Cold Spring Harbor Newswire

Cold Spring Harbor Newswire

Comprehensive Real-Time News Feed for Cold Spring Harbor, NY.

Results 1 - 16 of 16 for "u:medicalnewstoday.com" in Cold Spring Harbor, NY

  1. Bipolar, autism, and schizophrenia might share genetic originRead the original story w/Photo

    May 6, 2016 | Medical News Today

    A new, in-depth genetic study, published in JAMA Psychiatry , finds a potential link between bipolar disorder, schizophrenia, and autism. Although the findings are tentative, they open the door to new avenues of investigation.

    Comment?

  2. Novel syndrome resulting from multiple genomic lesionsRead the original story w/Photo

    Mar 2, 2016 | Medical News Today

    Although genomic testing can be useful for clinical diagnosis, most patients have no obvious genomic changes despite a strong indication of a genetic condition. In a paper published in the March issue of Cold Spring Harbor Molecular Case Studies , researchers from the US, Turkey, and the Netherlands describe a rare new syndrome likely arising from the dual contribution of two genomic abnormalities previously individually associated with clinical pathologies.

    Comment?

  3. Novel gene variants identified in male breast cancerRead the original story w/Photo

    Mar 2, 2016 | Medical News Today

    Male breast cancer is a very rare tumor type, occurring in just 1% of all breast cancer cases, and the underlying genetic causes and treatment of MBC is not well understood. In a paper published in the March issue of Cold Spring Harbor Molecular Case Studies , researchers from Italy and the U.S. describe novel genetic variants found in a hormone receptor positive MBC patient, that are distinct from previously identified genetic variants found in ten MBC cases.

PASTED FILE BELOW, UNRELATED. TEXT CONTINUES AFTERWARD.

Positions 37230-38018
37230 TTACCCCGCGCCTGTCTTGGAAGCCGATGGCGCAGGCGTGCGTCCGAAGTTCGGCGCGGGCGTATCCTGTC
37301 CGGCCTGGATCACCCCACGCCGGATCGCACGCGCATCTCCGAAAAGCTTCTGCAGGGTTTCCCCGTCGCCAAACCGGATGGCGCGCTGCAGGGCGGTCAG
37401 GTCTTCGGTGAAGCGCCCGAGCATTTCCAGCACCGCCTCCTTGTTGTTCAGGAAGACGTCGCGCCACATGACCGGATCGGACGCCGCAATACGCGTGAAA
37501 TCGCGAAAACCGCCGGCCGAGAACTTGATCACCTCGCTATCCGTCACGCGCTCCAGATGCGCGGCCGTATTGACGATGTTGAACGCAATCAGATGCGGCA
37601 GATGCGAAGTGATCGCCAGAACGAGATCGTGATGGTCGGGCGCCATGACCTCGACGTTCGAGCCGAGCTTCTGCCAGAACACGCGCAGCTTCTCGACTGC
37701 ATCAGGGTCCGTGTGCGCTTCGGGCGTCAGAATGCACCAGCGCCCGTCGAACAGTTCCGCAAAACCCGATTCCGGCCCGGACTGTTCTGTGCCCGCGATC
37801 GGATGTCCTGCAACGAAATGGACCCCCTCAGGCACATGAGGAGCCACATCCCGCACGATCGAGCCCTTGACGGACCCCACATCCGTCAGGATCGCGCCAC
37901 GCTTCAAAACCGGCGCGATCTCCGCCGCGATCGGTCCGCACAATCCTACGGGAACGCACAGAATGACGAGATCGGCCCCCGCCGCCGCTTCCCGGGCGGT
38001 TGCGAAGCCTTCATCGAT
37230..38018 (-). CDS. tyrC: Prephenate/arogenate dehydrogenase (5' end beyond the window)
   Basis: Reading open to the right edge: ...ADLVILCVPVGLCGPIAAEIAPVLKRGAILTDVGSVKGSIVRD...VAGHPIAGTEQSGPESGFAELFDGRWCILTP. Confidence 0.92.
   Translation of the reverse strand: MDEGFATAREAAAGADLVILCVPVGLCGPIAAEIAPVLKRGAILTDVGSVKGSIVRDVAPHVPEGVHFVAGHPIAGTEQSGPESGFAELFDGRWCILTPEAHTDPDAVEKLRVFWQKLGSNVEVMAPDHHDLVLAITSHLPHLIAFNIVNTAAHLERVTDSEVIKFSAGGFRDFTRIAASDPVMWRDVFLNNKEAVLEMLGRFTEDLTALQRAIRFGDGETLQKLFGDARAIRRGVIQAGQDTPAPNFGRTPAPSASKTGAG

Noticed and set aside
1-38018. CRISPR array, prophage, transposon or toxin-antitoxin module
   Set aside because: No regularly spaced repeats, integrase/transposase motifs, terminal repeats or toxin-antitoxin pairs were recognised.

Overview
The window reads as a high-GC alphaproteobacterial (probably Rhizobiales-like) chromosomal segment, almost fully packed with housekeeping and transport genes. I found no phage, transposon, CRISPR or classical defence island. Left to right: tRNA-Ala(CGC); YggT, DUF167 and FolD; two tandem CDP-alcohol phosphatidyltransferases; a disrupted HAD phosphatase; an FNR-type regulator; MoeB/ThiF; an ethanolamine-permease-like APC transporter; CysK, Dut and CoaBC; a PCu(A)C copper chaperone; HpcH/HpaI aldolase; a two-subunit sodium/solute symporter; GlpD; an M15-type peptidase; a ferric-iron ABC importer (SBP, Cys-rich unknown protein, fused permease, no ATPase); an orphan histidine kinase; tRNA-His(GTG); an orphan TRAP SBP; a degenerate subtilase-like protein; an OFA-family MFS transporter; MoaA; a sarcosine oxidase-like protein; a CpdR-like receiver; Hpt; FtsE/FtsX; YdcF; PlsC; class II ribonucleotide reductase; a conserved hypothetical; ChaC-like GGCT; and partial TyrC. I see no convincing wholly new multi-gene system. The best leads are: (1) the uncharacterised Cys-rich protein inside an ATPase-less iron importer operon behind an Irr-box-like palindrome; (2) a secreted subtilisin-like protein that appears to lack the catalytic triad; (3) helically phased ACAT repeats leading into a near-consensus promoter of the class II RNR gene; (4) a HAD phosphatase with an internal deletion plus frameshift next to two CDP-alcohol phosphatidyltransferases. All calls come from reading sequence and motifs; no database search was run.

Comment?

  4. Unusual drug generates exciting results in mouse models of metastatic breast cancerRead the original story w/Photo

    Dec 23, 2015 | Medical News Today

    A doctor treating a patient with a potentially fatal metastatic breast tumor would be very pleased to find, after administering a round of treatment, that the primary tumor had undergone a change in character - from aggressive to static, and no longer shedding cells that can colonize distant organs of the body. Indeed, most patients with breast and other forms of cancer who succumb to the illness do so because of the cancer's unstoppable spread.

    Comment?

  5. Discovery of X-linked intellectual disability syndrome is aided by web toolsRead the original story w/Photo

    Dec 4, 2015 | Medical News Today

    It's a genetic detective story with a distinct 21st-century flavor. A geneticist from Cold Spring Harbor Laboratory in the United States has used powerful internet and social media tools to find doctors and researchers in nine U.S. states and eight other nations to help him confirm, document and describe in precise clinical detail a new genetic syndrome in young boys that he first came across five years ago.

    Comment?

  6. First direct evidence for synaptic plasticity in fruit fly brainRead the original story w/Photo

    Dec 3, 2015 | Medical News Today

    Scientists at Cold Spring Harbor Laboratory have resolved a decades-long debate about how the brain is modified when an animal learns. Using newly developed tools for manipulating specific populations of neurons, the researchers have for the first time observed direct evidence of synaptic plasticity -- changes in the strength of connections between neurons -- in the fruit fly brain while flies are learning.

    Comment?

  7. Unassuming 'Swiss Army knife'-like protein key to new cancer drug's therapeutic actionRead the original story w/Photo

    Dec 2, 2015 | Medical News Today

    When preliminary tests show that a new drug has remarkable effectiveness against a lethal illness, everyone wants to know how it works. Often, a mechanism of action is hard to pin down, but when it can be, a candidate drug's chances increase.

    Comment?

  8. Introducing the mighty Panoramix -- defender of genomesRead the original story w/Photo

    Oct 16, 2015 | Medical News Today

    Protein named for comic book hero is no joke: It guides gene-silencing machinery to sites of havoc-causing transposons The piwi-RNA pathway is vital to genome integrity and the wellbeing of offspring. This image, from prior research in the Hannon Lab, shows a developing fruit fly egg chamber in which several blue-colored 'nurse cells' that support the egg are prominent.